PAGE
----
I expected knowledgeable Corner readers to have a lot to say about yesterday’s post regarding increased promotions within the U.S. Army. They didn’t disappoint. Of the dozens of correspondents, many active or retired military, most said that the Boston Globe was making too much of what is really a normal, predictable promotion pattern during wartime. For example:
Historically, during peacetime a lot of dead wood accumulates in the officer corps – officers who are well-suited to the politics of jockeying for advancement in a bureaucracy, but who are not tested as commanders of soldiers in the heat of battle. The war in Iraq is perhaps weeding out many substandard officers who could not handle the pressure of real world combat operations. The officers who reup are the ones who possess the mental toughness needed for the job – a job whose pressures most of we civilians could never imagine.
And several commenters made this point:
Re rapid promotion. That inevitable happens in war. It worked pretty well with some guys named Washington (militia colonel to general-in-chief), Grant and Eisenhower.
A few correspondents from the military argued that focusing on the level of captains, majors, and lieutenant colonels was a bit beside the point, anyway, because the quality of commanders at the high end and NCOs at the low end would have a greater effect on success. For example, one Army veteran wrote:
I would be more concerned if this was coupled with a dramatic exodus of non-commissioned officers (NCO). The mid-level officers are not the “backbone” of the Army. It is the sergeants who hold the Army together. They are the one who directly plan and supervise the soldiers under them, as well as train and mentor younger officers. They are also specialists in their fields. Since Army retention rates for enlisted soldiers continue to exceed goals, it sounds like the institutional knowledge is safe.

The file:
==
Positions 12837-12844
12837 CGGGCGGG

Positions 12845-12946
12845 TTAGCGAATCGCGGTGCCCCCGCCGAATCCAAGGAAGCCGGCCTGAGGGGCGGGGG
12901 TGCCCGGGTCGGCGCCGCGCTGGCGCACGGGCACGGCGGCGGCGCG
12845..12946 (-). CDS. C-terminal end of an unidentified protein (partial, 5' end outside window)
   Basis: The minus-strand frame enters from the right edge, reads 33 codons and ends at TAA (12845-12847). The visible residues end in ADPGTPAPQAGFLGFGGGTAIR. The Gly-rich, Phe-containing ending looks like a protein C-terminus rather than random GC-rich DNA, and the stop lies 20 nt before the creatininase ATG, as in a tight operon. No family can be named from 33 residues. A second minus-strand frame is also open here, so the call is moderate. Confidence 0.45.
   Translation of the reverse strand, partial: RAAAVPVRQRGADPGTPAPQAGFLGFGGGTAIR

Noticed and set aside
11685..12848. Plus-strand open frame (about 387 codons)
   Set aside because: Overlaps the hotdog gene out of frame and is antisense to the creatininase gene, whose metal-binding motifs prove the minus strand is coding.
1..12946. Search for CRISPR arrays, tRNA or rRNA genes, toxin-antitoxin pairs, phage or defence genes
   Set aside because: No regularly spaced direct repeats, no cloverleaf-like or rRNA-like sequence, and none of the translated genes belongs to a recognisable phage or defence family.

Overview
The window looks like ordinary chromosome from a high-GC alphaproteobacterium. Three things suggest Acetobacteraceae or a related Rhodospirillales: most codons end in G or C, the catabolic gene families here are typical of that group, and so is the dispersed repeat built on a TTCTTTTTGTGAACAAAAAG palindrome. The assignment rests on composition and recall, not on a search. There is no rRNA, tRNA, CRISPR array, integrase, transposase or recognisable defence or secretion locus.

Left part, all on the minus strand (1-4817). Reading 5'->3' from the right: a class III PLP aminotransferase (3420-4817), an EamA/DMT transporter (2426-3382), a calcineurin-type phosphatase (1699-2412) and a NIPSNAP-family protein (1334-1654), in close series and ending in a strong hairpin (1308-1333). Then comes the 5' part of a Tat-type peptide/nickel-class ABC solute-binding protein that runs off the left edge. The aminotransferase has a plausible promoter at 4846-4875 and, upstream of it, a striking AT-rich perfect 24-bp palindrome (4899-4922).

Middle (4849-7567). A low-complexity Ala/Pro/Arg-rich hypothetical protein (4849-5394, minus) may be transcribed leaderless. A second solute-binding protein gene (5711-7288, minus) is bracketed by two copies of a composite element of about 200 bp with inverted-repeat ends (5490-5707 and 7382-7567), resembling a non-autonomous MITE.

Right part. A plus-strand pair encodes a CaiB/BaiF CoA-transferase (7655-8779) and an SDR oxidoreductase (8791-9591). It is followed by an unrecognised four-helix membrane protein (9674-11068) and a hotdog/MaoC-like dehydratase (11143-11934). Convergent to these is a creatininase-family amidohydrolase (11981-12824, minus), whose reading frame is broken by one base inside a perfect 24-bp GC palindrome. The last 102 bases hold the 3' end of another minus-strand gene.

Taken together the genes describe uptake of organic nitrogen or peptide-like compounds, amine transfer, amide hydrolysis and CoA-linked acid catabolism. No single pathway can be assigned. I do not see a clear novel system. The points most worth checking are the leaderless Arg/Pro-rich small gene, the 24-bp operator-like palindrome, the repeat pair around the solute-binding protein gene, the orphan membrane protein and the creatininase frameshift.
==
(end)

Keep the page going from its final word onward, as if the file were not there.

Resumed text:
On the other hand, a few military folks wrote me to express concern about what the Globe reported. They argued that some experienced officers they knew had left because extended deployments had taken a toll on family life, and that they weren’t sure the new officers represented an increase in wartime experience and performance. For example:
As a current — but not for long — officer in the Army (National Guard, but spent past two on active), I can vouch for this, on the Guard side as well as active duty/Regular Army… a lot more of the younger officers are doing the minimum, then getting out (fewer see it as a career), and people who have been deployed multiple times are getting out as well. A LOT of them are being pressured by families (mostly spouses) who would like to spend more than 10% of the year with the ones they love. LTs used to take 2 years to go from 2LT to 1LT and 1LT to CPT… but those have each been shortened by 6 months. Last year a group of us (CPTs) were told that, barring any criminal conviction, all new CPTs have a 96% chance of making LTC!
The bottom line: so many people are getting out that they have to promote whoever is left, and faster than they want to.
Finally, there was a lot – and I mean a lot – of Boston Globe bashing. Yeah, this conservative Southerner really needs convincing.